Define expectations to see improvements

Saying you put patient safety first is good, but you won't see any results until you specify what behaviors you expect to see, says Ann Rhoades, former chief people officer for Southwest Airlines and Doubletree Hotels, and one of the five founding executives of JetBlue Airways. She is also the president of People Ink, in Albuquerque, NM, a culture-change consulting firm that works with hospitals and other employers.

Health care providers must clearly define what behaviors they expect of physicians and staff, she says. "The behaviors are so critical. Every hospital puts values on the wall, but most of them don't define behaviors related to those values," she says. "Once they start defining those behaviors -- telling people that you expect them to speak up and tell the truth even when it's hard -- that's when you actually see those values take hold and make a change."

Rhoades recently worked with Loma Linda (CA) University Medical Center to encourage a culture of safety. Hospital leaders had been working for about a year and a half to encourage physicians and staff to speak up. A key part of that effort, in addition to the common efforts at education, has been the commitment by top leadership, Rhoades says. The hospital CEO committed the entire organization to not only hearing the concerns of physicians and staff regarding patient safety, but rewarding them and recognizing them for their effort, she says. Chief nursing officers emphasize to new employees that the hospital expects them to voice their concerns, and physician leaders make clear that doctors are expected to listen respectfully to staff concerns.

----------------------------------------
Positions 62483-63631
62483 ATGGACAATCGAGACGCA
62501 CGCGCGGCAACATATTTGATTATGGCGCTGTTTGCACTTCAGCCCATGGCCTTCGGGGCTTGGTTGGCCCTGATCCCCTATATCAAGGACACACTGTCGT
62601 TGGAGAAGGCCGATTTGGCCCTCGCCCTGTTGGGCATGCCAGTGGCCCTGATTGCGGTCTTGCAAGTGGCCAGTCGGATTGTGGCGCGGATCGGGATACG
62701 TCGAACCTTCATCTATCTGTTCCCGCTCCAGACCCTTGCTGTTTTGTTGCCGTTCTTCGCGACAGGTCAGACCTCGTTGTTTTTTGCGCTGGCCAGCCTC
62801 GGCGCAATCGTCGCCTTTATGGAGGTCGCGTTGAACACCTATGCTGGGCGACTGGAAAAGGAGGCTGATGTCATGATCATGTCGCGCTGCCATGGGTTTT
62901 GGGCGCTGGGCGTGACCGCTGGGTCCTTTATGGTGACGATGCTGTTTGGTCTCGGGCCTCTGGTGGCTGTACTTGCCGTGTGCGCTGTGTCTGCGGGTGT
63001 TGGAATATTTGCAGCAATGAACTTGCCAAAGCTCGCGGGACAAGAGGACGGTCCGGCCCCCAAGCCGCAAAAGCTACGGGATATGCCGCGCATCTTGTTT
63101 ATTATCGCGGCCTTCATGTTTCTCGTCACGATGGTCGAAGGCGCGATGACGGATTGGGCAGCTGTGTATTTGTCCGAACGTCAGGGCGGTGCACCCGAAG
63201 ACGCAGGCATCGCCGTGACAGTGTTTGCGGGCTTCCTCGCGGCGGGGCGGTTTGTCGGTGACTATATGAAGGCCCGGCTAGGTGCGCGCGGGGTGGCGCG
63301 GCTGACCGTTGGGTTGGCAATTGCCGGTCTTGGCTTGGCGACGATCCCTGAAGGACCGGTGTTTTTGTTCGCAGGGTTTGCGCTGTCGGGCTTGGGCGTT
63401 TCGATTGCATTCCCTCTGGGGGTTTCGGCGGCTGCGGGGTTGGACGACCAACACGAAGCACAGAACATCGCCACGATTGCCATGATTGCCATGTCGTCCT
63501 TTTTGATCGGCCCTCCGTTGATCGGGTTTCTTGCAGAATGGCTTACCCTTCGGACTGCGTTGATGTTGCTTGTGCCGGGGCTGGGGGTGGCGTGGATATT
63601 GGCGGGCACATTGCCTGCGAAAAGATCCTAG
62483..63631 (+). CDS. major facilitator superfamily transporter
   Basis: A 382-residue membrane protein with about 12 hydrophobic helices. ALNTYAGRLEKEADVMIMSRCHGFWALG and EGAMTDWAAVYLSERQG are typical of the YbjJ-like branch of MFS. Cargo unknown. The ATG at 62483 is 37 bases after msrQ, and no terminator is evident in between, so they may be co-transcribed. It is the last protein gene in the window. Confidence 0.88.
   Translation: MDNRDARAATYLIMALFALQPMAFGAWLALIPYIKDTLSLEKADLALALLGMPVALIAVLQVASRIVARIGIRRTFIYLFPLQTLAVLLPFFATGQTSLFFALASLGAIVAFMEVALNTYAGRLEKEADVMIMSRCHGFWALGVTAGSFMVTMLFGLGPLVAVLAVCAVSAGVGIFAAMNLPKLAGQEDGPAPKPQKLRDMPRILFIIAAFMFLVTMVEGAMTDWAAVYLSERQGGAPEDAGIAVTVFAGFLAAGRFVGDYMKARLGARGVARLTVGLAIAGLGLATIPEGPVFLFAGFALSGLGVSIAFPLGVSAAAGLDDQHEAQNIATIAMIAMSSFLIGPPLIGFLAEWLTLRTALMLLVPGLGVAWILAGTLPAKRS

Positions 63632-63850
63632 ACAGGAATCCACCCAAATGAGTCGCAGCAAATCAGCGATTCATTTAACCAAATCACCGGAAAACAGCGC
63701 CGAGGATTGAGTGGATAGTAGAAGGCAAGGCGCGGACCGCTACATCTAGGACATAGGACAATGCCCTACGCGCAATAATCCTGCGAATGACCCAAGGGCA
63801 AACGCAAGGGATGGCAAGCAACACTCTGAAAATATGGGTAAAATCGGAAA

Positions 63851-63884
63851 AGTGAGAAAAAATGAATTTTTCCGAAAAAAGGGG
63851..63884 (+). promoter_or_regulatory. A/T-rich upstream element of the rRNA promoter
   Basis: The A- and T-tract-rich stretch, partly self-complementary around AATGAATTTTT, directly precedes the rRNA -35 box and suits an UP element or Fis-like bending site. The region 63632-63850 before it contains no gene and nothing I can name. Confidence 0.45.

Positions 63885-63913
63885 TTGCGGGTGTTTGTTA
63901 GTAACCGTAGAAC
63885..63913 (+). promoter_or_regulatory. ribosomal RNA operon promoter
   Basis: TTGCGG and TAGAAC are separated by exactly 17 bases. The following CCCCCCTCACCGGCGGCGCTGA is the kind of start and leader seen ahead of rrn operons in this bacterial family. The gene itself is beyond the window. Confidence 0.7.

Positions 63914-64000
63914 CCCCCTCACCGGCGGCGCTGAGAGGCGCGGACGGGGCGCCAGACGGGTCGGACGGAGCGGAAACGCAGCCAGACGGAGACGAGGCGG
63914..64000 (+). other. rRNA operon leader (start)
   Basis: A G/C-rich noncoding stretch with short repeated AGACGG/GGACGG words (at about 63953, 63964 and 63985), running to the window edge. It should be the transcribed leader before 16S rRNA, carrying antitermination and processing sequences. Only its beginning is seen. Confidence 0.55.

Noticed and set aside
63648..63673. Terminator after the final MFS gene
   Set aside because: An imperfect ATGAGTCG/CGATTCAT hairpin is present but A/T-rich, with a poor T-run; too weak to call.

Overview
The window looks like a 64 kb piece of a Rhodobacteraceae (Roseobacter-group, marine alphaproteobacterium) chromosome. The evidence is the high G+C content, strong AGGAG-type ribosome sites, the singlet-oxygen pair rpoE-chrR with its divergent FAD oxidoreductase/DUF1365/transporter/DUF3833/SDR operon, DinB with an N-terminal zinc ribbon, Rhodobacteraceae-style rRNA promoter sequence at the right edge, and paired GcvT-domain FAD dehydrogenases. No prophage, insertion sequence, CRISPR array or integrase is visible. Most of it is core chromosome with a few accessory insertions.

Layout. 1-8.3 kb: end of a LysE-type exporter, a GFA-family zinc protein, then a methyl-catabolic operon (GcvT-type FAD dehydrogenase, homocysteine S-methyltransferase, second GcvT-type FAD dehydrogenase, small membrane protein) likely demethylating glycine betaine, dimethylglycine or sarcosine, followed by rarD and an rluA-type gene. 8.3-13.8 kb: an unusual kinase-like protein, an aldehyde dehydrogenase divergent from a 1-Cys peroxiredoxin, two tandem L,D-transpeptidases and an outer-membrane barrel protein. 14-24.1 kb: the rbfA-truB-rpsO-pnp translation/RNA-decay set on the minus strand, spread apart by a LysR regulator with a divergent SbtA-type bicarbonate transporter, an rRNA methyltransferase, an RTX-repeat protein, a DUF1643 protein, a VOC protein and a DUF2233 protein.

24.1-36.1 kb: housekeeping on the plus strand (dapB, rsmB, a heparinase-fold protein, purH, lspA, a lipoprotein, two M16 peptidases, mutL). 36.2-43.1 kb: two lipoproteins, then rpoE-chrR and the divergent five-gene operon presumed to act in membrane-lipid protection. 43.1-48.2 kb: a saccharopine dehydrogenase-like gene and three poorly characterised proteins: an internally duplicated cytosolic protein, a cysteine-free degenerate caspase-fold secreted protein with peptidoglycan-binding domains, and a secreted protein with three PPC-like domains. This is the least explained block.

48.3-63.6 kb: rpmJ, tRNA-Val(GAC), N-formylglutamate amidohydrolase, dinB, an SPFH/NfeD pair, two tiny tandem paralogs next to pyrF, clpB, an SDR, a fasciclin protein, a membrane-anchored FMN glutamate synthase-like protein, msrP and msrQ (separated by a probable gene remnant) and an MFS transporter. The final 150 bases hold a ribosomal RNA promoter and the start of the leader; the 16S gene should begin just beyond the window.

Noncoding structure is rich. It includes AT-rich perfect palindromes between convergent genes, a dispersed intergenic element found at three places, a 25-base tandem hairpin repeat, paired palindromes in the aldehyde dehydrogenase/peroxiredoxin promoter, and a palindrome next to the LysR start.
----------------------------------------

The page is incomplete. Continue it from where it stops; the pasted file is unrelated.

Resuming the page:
All Loma Linda caregivers are assessed on their annual reviews for their behavior regarding patient safety and speaking up, and the accountability is carried all the way up to the executive level, Rhoades says. Holding people accountable for their behavior is key, rather than just making them aware of the hospital's philosophy toward safety, she says.

At another hospital Rhoades worked with, a cardiologist was berating people when they spoke up, acting directly in contrast to the effort to the culture of safety the organization was trying to instill. "He was a very well-known practitioner with great skills, but not someone who encouraged safety and quality. They did not renew his privileges, and it cost them a lot of money because their operating room time was down for a while," she says. "But then nurses wanted to work in that area again, and they knew it was the right decision. Great leaders have to make that kind of decision sometimes."


• Ann Rhoades, President, People Ink, Albuquerque, NM. Telephone: (505) 822-7934. E-mail: